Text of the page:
by Christine Miller
Seven sales growth strategies for 2017
Outside the ground may be freezing and the trees becoming bare, but inside, the office is fertile with ideas on how to grow your business for the new year. You may already have a sales goal set, but do you have a plan? Define your top objectives, identify the path to success, and you’ll have a winning year. Some common strategies for sales growth that can be applied to almost any business include the following:
Reduce customer turnover
This seems like a no-brainer, but how much time do you really spend making sure current customers are well serviced and happy? Do all your client-facing employees understand the importance of customer service? Make this a major focus for the new year and watch your sales improve.
Up-sell current customers
While we’ve all said that it’s easier to sell more to existing clients, that doesn’t necessarily make it easy. For many salespeople it’s scary to offer more to an existing client. The fear of jeopardizing revenue that is already committed often holds salespeople back. Ensure that your reps have the confidence and knowledge to know how to sell more to current customers.
Acquire new customers
Without new customers, growth stalls. Closing new accounts requires a significant commitment of time and energy from your staff. Make sure that your incentives match your goals and that your team has the resources needed to close those deals. Define what success looks like (five new customers a month or 10 a year), then plan and track your results.
Optimize lead generation and cold-calling
Whether you are a fan of the old-fashioned cold call, or social selling, you need to hit the right leads to get the right results. The outlet of choice is yours, but always track and measure against your goal. Be careful not to confuse quantity with quality. In today’s sales environment it is more productive to have the most effective contact (e.g., calls, clicks, visits) instead of more contact.
Improve sales margins
When I was a media buyer I knew which reps would cut their prices in half, and those who would not budge a cent. If I was willing to pay full price, I saw the value in the product. Are you selling value or a deal? For most businesses, having fewer but more profitable customers is more valuable than having more accounts. Analyze what makes sense for your business and build it into your plan.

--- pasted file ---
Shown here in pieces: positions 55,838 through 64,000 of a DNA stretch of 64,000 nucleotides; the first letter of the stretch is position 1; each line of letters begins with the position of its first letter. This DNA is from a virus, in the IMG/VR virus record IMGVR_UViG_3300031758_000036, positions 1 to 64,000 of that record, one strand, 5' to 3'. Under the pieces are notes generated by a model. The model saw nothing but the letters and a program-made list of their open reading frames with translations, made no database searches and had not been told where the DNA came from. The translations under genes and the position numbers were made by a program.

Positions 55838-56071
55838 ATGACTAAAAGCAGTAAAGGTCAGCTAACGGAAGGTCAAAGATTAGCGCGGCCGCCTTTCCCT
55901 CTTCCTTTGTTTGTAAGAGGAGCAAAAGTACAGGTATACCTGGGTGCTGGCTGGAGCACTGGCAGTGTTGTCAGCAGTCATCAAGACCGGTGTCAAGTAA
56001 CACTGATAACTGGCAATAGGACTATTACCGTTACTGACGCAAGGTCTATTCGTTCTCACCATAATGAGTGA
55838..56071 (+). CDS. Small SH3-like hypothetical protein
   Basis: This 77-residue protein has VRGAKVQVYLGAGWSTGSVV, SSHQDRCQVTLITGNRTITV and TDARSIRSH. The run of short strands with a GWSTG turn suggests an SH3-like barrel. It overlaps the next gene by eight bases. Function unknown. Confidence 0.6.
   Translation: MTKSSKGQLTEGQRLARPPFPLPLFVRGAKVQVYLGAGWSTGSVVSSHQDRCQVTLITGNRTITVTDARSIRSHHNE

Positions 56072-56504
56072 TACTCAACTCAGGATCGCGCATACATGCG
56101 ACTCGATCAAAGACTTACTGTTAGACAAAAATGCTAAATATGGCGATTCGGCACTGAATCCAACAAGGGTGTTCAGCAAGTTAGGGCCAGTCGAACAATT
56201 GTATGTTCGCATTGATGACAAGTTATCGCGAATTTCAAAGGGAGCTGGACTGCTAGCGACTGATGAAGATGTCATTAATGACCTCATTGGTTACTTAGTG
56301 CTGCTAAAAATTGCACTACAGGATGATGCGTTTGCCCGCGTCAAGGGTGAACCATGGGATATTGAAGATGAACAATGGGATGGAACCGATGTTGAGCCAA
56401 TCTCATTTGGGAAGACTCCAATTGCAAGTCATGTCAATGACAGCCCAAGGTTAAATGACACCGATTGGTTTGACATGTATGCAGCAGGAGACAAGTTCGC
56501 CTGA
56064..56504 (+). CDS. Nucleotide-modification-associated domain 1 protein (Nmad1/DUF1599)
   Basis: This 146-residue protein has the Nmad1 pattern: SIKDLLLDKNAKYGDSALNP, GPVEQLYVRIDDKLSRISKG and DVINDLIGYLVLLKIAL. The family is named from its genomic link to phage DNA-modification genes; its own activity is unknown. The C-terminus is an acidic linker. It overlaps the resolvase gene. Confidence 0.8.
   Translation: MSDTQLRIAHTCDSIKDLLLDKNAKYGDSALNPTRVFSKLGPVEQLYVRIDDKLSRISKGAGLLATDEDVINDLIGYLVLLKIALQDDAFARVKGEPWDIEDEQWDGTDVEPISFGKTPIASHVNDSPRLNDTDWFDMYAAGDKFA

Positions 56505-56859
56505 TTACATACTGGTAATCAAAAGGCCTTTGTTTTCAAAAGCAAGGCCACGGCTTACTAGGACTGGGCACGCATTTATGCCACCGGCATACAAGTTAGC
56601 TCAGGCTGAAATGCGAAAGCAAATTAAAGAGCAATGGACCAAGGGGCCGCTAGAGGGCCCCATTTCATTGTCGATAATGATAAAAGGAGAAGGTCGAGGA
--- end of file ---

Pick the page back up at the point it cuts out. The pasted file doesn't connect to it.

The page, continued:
Increase sales effectiveness
Administrative work is a necessary evil of sales. Tracking customers in CRM (customer relationship management), filling out order forms, creating contracts are all tasks that need to be done, but are generally loathed by salespeople. Offload as many administrative tasks to support staff so that salespeople can sell. The main aim of salespeople should be spending time with customers.
Refine your sales role and process
Are you a vendor or a partner to your customers? When selling you can assume one of several roles and present in a number of ways. If you are selling based on a simple “approved vendor status” you are likely to have a smaller sale than if you are a trusted partner. The more dynamic and customer-focused your pitch, the higher likelihood of success and revenue.
Before you finalize those budgets, do a deep dive into where you need to grow and improve. An opportunity can only be realized with the right focus, team, and direction. Cheers to the New Year! Happy selling in 2017! •
Christine Milleris the author of Sales Geisha. She can be reached at Chris@millersalesconsulting.com.